The children of Goffman’s Sixth Street and DuBois’s Seventh Ward struggle with balancing the value of education and income. Additionally, unfair treatment of the black youth also keeps them from receiving a proper education. Goffman describes a black man named Chuck who was arrested in school for a minor dispute with another classmate; “According to the police reports, Chuck didn’t hurt the other guy much, only pushed his face into the snow, but the school cops charged him with aggravated assault” (Goffman 11). This minor crime, which was given a serious charge, then went on to affect Chuck’s life as he continued to get in trouble with the law and had trouble maintaining his family life and a legal job. Similarly, many black youths in Dubois’ study had to choose between school or income. The choice many made were that of finding a job at a young age and supporting their family, whic...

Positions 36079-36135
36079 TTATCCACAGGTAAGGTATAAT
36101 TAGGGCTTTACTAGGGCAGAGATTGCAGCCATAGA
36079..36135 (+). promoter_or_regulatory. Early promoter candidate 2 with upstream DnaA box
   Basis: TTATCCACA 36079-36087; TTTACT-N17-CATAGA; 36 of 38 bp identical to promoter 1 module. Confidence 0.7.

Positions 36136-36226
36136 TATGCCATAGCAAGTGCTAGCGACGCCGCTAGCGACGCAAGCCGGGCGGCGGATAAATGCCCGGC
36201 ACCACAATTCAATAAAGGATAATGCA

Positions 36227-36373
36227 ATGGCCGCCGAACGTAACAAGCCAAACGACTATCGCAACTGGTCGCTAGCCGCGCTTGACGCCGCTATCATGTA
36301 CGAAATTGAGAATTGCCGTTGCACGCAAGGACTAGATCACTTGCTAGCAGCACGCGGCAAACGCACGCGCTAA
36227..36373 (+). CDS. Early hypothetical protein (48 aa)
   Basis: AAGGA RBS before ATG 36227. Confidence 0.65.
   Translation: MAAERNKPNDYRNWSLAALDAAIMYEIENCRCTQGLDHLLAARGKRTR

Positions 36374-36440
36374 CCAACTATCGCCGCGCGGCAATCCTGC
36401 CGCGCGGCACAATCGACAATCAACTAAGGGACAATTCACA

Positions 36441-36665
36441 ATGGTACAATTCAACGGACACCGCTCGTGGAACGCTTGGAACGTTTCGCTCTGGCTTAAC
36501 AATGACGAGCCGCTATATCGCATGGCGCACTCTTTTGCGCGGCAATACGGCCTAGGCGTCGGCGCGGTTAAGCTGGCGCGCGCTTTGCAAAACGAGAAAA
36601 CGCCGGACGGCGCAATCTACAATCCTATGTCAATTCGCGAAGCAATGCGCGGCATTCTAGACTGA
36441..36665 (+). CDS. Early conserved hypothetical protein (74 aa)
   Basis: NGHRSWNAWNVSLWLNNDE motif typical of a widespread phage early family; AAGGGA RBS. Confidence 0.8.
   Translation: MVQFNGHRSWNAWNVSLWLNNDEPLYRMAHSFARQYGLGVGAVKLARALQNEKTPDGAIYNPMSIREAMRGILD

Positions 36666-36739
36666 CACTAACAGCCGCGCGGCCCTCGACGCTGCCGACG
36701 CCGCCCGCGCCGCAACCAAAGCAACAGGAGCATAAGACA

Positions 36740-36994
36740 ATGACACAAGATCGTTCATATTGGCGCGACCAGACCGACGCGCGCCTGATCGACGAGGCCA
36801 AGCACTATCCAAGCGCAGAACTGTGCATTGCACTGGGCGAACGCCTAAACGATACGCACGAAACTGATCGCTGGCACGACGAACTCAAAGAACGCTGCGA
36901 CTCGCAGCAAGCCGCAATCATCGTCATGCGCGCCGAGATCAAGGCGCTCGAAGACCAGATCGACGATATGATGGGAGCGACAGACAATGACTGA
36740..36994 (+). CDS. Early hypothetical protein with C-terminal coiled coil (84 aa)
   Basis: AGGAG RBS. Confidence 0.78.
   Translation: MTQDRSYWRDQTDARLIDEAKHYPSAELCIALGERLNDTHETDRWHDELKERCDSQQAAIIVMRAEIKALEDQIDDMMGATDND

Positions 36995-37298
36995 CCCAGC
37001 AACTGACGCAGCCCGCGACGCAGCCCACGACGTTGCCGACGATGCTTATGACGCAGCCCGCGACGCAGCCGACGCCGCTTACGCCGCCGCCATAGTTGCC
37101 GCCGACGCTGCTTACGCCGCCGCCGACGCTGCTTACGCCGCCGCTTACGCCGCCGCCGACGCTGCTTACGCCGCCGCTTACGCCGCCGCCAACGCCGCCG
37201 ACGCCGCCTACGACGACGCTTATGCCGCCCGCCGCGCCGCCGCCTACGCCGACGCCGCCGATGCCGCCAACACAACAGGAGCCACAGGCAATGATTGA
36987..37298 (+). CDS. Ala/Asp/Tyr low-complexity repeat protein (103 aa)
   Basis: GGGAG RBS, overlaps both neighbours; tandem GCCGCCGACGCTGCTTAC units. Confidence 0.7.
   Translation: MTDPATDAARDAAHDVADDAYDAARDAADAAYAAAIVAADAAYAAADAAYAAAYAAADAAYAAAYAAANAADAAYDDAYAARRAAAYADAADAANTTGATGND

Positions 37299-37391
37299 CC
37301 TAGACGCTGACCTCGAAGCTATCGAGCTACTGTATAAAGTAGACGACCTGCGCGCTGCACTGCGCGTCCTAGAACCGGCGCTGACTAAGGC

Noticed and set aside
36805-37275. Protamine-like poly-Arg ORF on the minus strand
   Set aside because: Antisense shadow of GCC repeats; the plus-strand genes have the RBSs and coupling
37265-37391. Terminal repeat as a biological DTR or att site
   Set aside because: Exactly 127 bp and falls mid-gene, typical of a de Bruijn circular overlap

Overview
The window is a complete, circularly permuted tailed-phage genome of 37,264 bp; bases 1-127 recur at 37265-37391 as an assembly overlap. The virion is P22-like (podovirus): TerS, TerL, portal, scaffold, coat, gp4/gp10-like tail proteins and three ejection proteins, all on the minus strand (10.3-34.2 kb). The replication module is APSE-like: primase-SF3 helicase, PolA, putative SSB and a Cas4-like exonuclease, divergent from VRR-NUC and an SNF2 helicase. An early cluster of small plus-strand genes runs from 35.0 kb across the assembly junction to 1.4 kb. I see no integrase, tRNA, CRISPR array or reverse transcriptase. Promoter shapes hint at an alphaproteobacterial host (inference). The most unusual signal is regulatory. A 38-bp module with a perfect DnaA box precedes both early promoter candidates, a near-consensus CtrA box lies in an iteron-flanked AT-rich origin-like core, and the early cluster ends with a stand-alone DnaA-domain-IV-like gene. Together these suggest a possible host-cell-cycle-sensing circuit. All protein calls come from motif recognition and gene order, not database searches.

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...nclusion, both books give the problems our society faced in the past and still face in the present. Both show just how terrible and unfair the world truly is based on the color of your skin. However; both differ from Coates’ Between the World and Me as they have a more positive outlook on the future. Goffman and Dubois believe a change will and needs to come in order to stop this unfair treatment and racism while Coates’ simply states that his son must find a way to survive with the odds stacked against him. The world for the black community is a “terrible” place where they have already been given an unfair disadvantage solely based on their skin color. While I agree, one should be “conscious” of this and find a way to survive, I do not agree that just allowing it to happen and not fighting to end this prejudice is the right way to go about the overall problem.
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